In 24 years of traveling around the world, Martha Louise Root came to embody, more than any other Baha’i in the Faith’s 169-year history, this Baha’i teaching:
The movement itself from place to place, when undertaken for the sake of God, hath always exerted, and can now exert, its influence in the world. – Baha’u’llah
Born in 1872 to loving Baptist parents, Martha grew up in Cambridgeboro, Ohio. Drawn to her father’s example of wisdom and morality, Mattie pursued her studies in literature with an inborn curiosity about other cultures and peoples.
After graduating with a degree in literature from the University of Chicago in 1895, she migrated to Pittsburg to pursue a career in journalism. In the first decade of the 20th century, she wrote articles on the rich, the famous, and the automobile. In 1903, as automobile editor for the Index, she sailed to Ireland to cover racing.
In 1908 Martha heard about the Baha’i Faith at Child’s Restaurant in Pittsburg. Seated with delegates to an international convention she was covering, she heard Roy Wilhelm, who had visited Abdu’l-Baha and some Baha’is in ‘Akka, comment that he had lately returned from the East where he had met members of other religions who actively promoted the brotherhood of humanity. This comment appealed to Martha and the next year, after some investigation, she became a Baha’i.
When Abdu’l-Baha arrived in America in 1912, Martha followed his talks and travels like a moth attracted to light. Profoundly affected by Abdu’l-Baha’s message, Martha decided to take the Baha’i Movement out into the world. Despite her small stature, her lack of resources and her poor health, in 1915 Martha embarked as an itinerant, unpaid Baha’i teacher on an ongoing 24-year odyssey that would take her around the world four times.
In the ensuing years, this remarkable woman — who often said that we live in moments, and not in years — travelled to and then revisited South America, Central America, the Far East, Australia, New Zealand, the Middle East, India, the Balkans, Scandinavia, India, China, Japan, Europe, and Hawaii. With up to 17 pieces of luggage in tow, she gave out the Message of Baha’u’llah to kings, queens, princes, princesses, presidents of republics, ministers, statesmen, publicists, professors, newspapermen, clergymen, poets and a vast number of people in various walks of life. She attended religious congresses, peace societies, Esperanto associations, socialist congresses, Theosophical societies, and women’s clubs. Martha lectured at over 400 universities and colleges. She visited every important city in South America. She placed Baha’i books in private and state libraries. She supervised the translation of the book Baha’u’llah and the New Era into a significant number of languages. She delivered numerous broadcasts. She placed articles on the Faith in major newspapers. She wrote articles about prominent people she had contacted and events she had experienced. She wrote a book on the life of the 19th Century Baha’i heroine Tahirih. And she visited all but 2 German universities as well as nearly 100 educational establishments in China.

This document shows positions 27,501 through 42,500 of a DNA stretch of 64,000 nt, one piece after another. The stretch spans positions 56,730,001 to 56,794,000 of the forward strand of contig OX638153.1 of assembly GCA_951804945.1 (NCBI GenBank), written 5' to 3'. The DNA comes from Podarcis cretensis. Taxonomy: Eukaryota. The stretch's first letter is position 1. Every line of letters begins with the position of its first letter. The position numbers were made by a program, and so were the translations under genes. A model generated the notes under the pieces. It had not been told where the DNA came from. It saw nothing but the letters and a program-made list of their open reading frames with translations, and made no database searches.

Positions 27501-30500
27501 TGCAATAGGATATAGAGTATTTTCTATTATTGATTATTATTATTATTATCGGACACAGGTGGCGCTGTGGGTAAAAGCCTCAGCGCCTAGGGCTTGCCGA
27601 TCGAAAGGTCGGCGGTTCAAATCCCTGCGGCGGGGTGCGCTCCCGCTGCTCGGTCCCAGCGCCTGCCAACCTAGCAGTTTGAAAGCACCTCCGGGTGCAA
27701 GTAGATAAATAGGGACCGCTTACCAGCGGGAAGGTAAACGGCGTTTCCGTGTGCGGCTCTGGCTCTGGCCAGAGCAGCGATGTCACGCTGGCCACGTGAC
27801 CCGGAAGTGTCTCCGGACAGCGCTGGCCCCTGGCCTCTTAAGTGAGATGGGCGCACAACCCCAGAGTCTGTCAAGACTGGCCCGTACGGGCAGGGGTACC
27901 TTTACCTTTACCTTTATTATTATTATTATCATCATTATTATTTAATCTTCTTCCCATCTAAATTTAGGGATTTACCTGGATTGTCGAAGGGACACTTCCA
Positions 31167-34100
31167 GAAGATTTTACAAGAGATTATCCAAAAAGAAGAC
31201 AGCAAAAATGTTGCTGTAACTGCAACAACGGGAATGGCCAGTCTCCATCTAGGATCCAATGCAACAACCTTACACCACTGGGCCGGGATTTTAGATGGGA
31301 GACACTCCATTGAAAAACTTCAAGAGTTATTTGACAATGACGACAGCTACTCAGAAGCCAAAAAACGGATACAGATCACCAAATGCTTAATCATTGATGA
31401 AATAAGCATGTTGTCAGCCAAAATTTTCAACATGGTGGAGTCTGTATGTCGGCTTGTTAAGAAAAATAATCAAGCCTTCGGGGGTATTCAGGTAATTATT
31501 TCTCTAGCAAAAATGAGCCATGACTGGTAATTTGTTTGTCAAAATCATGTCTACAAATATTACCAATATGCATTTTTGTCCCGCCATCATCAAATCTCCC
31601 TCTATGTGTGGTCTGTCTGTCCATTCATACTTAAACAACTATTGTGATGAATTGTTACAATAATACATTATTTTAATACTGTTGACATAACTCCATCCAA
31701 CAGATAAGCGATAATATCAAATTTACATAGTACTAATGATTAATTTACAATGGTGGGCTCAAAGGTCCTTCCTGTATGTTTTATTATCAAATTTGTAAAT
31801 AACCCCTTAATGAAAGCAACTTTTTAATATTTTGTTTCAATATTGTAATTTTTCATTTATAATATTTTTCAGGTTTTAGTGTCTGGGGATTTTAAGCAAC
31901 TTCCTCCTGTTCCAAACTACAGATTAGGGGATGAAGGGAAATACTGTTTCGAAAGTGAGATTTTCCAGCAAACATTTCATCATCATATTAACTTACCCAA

An exemplary advocate of the Baha’i Faith, Martha, during her last world-encircling journey from 1937 to 1939, was in Shanghai when war broke out. Barely escaping as a refugee aboard a steamship bound for Manila, she arrived in time for the worst earthquake the city had experienced in a century. Undaunted, she made her way to India and Australia where she taught millions of people through her lectures, literature and newspaper publicity. But on her way homeward to San Francisco, gravely ill from severe pain in her neck and leg, inflamed muscles, difficulty in swallowing and nausea, she had to be assisted to disembark the ship in Honolulu. Three months and three weeks later, she passed away from cancer, which she had discovered as two lumps in her breast 27 years before.
On her last globe-spanning trip, she continued her astonishing schedule in spite of worsening pain, ongoing headaches, difficulty breathing and eating, and a mild heart attack. In Australia she would be unable to bend down to open her suitcase. The excruciating pain and decreased mobility was due to the cancer affecting her bones. Still, she went on.
What prompted this courageous, indomitable woman to carry on in spite of enormous challenges, including physical pain and limited resources? Amatu’l-Baha Ruhiyyih Khanum, the wife of the Guardian of the Baha’i Faith, answers that question best:
Martha Root was firmly convinced that in her possession was the most priceless gem the world had ever seen – the Message of Baha’u’llah. She believed that in showing this gem and offering it to anyone, king or peasant, she was conferring the greatest bounty upon him he could ever receive. It was this proud conviction that enabled her, a woman of no wealth or social prestige, plain, dowdily dressed and neither a great scholar nor an outstanding intellectual, to meet more kings, queens, princes and princesses, presidents and men of distinction, fame and prominence and tell them about the Baha’i Faith than any other Baha’i in the history of this Cause has ever done.